It interests me.  First because some of the commentary is hilarious, to say nothing of the posts themselves.  The usual anonymous online dickery ensues—people passive-aggressively calling one another out anonymously for being too passive-aggressive, and so forth.

Sometimes, someone will post something that looks serious.  They’ll talk about their self-harm issues, suicidal ideation, PTSD, body image problems, etc.  And by and large the response to these is good—not a lot of people shaming, condemning, hating, lots of people encouraging, offering phone numbers and emails and websites.  My school still seems to have nice people.

The other day I read a post on there.  I don’t remember what it was about—some personal issue.  I was about to join the chorus of positive responses, but I thought to myself, “You know, I don’t know who this is.  I know who it might be, though.  It might be someone I don’t know.  It might be someone I don’t like. It might be one of the people who, were I to meet them, I would strike repeatedly with a blunt object. I don’t know if I want to let this person know I care about them when I don’t know them.”

I then immediately felt uncomfortable.  I wasn’t quite sure why, but I felt repulsed by the thought.  I replied to the post, encouraging, positive—after all, they were going through something rough.  Fast forward a few weeks.

The other day I watched Les Miserables. The film adaptation is a remarkable and striking experience.  It’s intimate in a way a stage production cannot be, and arresting in a way the novel cannot be.  The writers did a remarkable job of fine-tuning the story, and granting it an arc which seems much more plain in the film than it did in the novel.

Les Miserables, to give a quick, bare-boned sketch for those who have not seen it [SPOILERS] is the story of a convict named Jean Valjean.  He is released on parole and commits a minor theft—for which he could be returned to prison for decades.  However, the victim intercedes for him, corroborating his alibi, and enjoins upon him to “become an honest man.” Valjean, his life spared and his moment of wrongdoing revealed, is stricken with shame and uses the stolen goods to become an honest man—a very honest, wealthy man, in fact.  But he is still haunted at every turn by the constable who released him from prison, a man known as Javert.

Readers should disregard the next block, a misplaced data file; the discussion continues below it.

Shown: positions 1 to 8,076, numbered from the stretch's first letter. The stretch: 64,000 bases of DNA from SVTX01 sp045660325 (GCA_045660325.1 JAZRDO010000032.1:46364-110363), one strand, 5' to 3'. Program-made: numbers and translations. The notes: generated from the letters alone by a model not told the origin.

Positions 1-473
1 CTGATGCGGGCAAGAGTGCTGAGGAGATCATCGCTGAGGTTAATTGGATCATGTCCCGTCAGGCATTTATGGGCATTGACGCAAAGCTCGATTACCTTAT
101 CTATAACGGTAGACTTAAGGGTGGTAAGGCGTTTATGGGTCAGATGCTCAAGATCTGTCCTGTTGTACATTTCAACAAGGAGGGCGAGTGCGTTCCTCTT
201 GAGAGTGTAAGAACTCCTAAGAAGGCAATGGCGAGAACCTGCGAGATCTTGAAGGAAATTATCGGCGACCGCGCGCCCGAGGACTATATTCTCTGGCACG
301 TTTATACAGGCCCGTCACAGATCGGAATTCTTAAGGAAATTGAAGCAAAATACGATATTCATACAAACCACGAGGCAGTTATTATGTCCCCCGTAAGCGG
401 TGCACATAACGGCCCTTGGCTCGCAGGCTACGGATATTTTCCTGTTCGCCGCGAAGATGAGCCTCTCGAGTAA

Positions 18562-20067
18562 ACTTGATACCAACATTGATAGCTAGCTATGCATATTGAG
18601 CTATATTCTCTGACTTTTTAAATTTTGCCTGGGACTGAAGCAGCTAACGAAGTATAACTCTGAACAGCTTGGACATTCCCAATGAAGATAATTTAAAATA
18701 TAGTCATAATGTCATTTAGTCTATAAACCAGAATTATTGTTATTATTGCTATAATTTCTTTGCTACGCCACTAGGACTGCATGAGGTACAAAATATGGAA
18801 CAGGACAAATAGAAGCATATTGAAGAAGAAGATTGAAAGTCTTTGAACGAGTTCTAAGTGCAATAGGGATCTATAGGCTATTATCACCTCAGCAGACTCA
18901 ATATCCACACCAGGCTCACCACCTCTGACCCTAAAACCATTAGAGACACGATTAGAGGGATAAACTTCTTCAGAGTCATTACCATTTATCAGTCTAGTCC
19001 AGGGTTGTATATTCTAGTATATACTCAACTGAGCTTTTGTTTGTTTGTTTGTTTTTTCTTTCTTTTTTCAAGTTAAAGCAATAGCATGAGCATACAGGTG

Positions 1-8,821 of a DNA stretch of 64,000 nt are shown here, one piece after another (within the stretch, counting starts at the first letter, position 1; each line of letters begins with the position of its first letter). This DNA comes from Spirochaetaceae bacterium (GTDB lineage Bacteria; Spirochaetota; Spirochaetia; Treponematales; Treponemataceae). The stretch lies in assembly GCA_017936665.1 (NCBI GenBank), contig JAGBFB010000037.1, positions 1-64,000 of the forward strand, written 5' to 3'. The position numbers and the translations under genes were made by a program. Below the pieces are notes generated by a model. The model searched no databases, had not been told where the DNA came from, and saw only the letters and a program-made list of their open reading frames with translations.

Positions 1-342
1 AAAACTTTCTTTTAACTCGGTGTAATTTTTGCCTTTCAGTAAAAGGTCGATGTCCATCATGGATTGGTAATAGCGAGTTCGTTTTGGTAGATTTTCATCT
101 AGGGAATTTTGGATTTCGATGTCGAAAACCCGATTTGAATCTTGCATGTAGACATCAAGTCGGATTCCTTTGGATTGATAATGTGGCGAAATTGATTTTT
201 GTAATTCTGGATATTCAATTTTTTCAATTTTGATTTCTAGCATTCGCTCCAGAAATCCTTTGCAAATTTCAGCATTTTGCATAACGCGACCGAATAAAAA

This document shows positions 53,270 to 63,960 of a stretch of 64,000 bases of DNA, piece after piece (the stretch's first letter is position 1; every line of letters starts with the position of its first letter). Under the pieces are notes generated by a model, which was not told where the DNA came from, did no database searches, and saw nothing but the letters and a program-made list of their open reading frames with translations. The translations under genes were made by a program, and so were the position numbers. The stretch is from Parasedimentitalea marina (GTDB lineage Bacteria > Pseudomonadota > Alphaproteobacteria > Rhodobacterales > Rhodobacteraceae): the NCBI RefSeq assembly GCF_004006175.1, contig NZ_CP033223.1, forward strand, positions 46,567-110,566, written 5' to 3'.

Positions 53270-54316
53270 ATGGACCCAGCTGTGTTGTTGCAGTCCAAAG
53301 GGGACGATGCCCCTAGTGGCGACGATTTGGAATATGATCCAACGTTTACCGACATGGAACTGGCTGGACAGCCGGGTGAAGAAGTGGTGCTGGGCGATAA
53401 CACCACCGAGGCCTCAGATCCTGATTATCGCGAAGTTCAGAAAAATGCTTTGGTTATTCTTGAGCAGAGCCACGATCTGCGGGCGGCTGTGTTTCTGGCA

A man is captured who resembles Valjean, and this hapless lookalike is set to be tried and sentenced in Valjean’s stead.  The disguised convict is transfixed by this moral quandary—does he give himself up, or allow the innocent man to be condemned?

But he does the right thing, regardless.  And this is a theme that repeats throughout the novel—Valjean is faced with a dilemma, to save himself or to help another, and each time he chooses to do good.  And each time it turns out better and better.

This is what we call ‘fiction.’

(if you’re a Dungeons and Dragons or Pathfinder nerd, keep reading—otherwise, you may want to skip this paragraph; it has a distinctly nerdy flavour)

(then again, if you’re not a nerd, why are you reading this blog?)

The conflict between Valjean and Javert is not one of good vs. evil, morality and immorality—for Valjean and Javert are both potent forces for good in the world (even more so in the novel).  My brother likes to complain that Javert is one of the irritating paladins, the lawman who sticks to the letter of the law and seeks to bring all to salvation through enforcement of his code.  But my response is that Valjean is also a crusader, a paladin, but with his code being one of pure good.  He desires only to help everyone and be as good and honest a man as he can (while protecting his daughter).  And in this clash between Good and Law it is (in the end) the Good that wins out—for Good can adapt and change to whatever form it finds itself in, but when Javert finds himself in a scenario for which no law has been written, he self-destructs in a moment of existential crisis.